I know this may sound like some middle-aged woman’s rant: Having some table manners makes a difference in how others view you and could influence your future opportunities. Table manners are a reflection of how you view yourself and how you view others. “Like table manners” may attract “like people.”
My mother had perfect manners as far as I could tell. And I HATED the manners rant when I was growing up, but she tried not to make my lessons too severe. When I got to college I realized that my table manners as flawed as they were, were so much better than my peers in the college commissary. I was shocked at what I saw. I came home and thanked my mother.
My former acting-major roommate will tell you that one time when she and I were eating, she was using her hand as an eating instrument and I reached over and hit her hand. I know…What made me do it? I looked at her and said, “Someday when you are at the Academy Awards and the camera zooms in on you, you’ll be glad I stopped you from eating like that!” (Okay I wasn’t quite as accepting then…and I had other manners issues…like boundaries…laugh.)
The other night I was out with my in-laws at a family style italian restaurant. Prices of entrees are about $15. I noticed a family of overweight people enjoying themselves, the parents, their college aged daughter and the daughter’s boyfriend. The daughter was the only one eating at this point. She was eating a chicken filet dish. She stabbed the chicken and held it up to her mouth as she took bites all around the filet, holding the fork upright as if it were a pole. As she is chewing her mouth is open the whole time, laughing, talking and chewing, never a thought to closing it as she chewed. The next piece she took was bigger than her mouth, and she stuffed it into her mouth in one bite so she couldn’t even close her mouth. The bite was so large that it made her cheeks poke out on either side. She decided to cut the next piece by holding the fork like she was plummeting it into an opponent-fist-like around the fork handle.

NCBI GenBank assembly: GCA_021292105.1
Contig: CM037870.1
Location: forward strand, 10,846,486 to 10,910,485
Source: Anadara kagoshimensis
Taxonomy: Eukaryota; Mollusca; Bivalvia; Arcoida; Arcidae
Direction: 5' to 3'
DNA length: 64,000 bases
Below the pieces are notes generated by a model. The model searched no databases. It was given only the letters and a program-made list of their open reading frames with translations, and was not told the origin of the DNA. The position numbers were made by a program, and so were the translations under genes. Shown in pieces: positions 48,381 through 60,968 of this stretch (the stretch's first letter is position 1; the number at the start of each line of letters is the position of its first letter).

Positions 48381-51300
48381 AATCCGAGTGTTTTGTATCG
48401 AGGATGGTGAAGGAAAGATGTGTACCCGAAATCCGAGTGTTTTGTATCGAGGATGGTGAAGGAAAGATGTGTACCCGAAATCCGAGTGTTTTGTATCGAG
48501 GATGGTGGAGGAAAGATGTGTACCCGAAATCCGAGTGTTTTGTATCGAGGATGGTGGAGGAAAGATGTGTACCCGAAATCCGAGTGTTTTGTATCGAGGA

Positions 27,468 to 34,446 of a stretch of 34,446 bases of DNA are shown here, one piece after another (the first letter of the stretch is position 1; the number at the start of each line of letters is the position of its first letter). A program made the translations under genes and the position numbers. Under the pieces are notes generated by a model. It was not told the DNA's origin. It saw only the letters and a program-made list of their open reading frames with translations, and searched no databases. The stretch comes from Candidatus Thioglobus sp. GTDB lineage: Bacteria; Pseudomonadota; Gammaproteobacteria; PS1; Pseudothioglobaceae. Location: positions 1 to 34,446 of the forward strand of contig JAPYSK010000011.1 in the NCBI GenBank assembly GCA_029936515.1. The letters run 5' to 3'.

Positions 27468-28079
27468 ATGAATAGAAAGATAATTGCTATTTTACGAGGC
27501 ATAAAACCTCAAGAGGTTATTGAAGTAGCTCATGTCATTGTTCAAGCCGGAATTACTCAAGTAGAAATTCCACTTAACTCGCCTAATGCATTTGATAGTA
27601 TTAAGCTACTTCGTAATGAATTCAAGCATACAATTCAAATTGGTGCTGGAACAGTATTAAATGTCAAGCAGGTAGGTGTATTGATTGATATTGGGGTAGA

This was a loving family having a nice evening out, but they were very overweight, wearing tee-shirts, too casual for this type of restaurant. I perceived a sort of “gave-up” attitude in their appearances.
I wanted to go up to these parents and shake them. When did manners go out the window as something of value we teach our children? I wanted to tell them, “Look your overweight daughter is already limited in her career choices and her perceived value because of her weight. The weight is obviously something that is a problem within the family. However being overweight and then having lousy table manners determines that if any co-workers eat with her, if any future boss sees her, they may not promote her. Table manners is a sign of being civilized, of caring about yourself and those eating with you. In a world of tough competition for wages, table manners could matter.”
I have two boys. Table manners is an on-going issue within my family. We work on it all the time. My boys are still not with the program, but I never give up. Even with their needs, it’s still important (maybe even more so) that they be able to eat nicely with others. Without decent table manners, it further limits their abilities to make connections within a social world.
We do live in a social world. That world, whether we like it or not, sets certain standards of behaving within the world. I teach my boys to hold the door open for the next person. I say, “Please and thank you” with sincerity. I try to choose kindness first when there is a problem. These standards help us navigate the difficulty of living with other humans on the planet.
Manners have gone missing in our world. Not just table manners, but all sorts of manners and people feel more entitled to do what they want which impacts everyone else. Civilization has to agree on certain ways of behavior in order to get along with everyone’s needs. In the United States, perhaps table manners is a small but important way to start thinking about yourself and others.